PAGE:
A Guide to Understanding the Redefinition of the Sonnet


The sonnet is a noble little song,
that rambles with loquaciousness of yore.
In times of Twitter, quatrains are hardcore;
an octave and a sestet’s just so long!
And so decree the OED: So long!
The fourteen lines expected heretofore
will henceforth shrink by one per year or more.
TL;DR: yo, Shakes, ur doin’ it wrong!

Like tweets, the turn seems rash and vain and fast,
but nobody would dare to redefine
if all existing verse would break the rule.
So here’s the sanctioned way to fix the past:
just never read beyond the thirteenth line.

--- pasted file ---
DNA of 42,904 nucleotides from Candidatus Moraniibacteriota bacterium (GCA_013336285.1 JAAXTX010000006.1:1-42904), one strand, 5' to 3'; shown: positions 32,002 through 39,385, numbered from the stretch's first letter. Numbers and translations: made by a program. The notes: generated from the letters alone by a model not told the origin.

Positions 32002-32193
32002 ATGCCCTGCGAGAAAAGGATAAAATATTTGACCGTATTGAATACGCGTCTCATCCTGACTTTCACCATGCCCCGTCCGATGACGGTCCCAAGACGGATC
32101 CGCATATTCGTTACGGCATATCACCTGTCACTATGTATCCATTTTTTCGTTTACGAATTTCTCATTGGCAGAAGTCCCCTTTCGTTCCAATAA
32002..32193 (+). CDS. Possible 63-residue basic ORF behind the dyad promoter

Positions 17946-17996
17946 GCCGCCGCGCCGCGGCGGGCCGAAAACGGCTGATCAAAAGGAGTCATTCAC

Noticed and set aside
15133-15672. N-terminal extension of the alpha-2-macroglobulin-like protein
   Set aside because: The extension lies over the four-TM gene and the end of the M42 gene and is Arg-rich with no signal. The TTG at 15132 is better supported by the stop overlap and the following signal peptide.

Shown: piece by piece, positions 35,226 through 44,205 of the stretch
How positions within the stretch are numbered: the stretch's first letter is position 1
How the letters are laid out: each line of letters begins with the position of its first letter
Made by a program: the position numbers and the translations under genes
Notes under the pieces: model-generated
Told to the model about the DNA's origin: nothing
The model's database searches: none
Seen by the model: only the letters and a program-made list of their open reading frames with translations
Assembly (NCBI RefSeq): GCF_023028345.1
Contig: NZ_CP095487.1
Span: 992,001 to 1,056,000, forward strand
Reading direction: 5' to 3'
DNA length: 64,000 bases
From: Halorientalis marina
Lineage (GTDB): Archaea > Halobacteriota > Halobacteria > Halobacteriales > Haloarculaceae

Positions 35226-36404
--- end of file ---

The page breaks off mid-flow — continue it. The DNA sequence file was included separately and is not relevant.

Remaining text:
(Unless, of course, you’re not an April Fool.)

Apparently this month is National Poetry Writing Month (I think the ‘National’ is just there to make it sound official; no specific country seems to have claimed it), so I may as well see if I can write a poem a day. I have a lot of other things I ought to be doing, but I also have a commute I can write during, and that’s a whole lot of ten minuteses. I’ve heard that you can actually polish a turd, but I won’t have much time for polishing, so I’ll just have to try not to create any turds (or give a crap) in the first place.

For this poem to work, you have to pronounce tl;dr as the letters in it rather than as ‘too long; didn’t read’, and pronounce ‘doin” pretty much as one syllable. If you pronounce ‘lol’ as one syllable, feel free to substitute that for the ‘yo’. If you prefer, you can say ‘so decrees the OED’, but it won’t sound as good.

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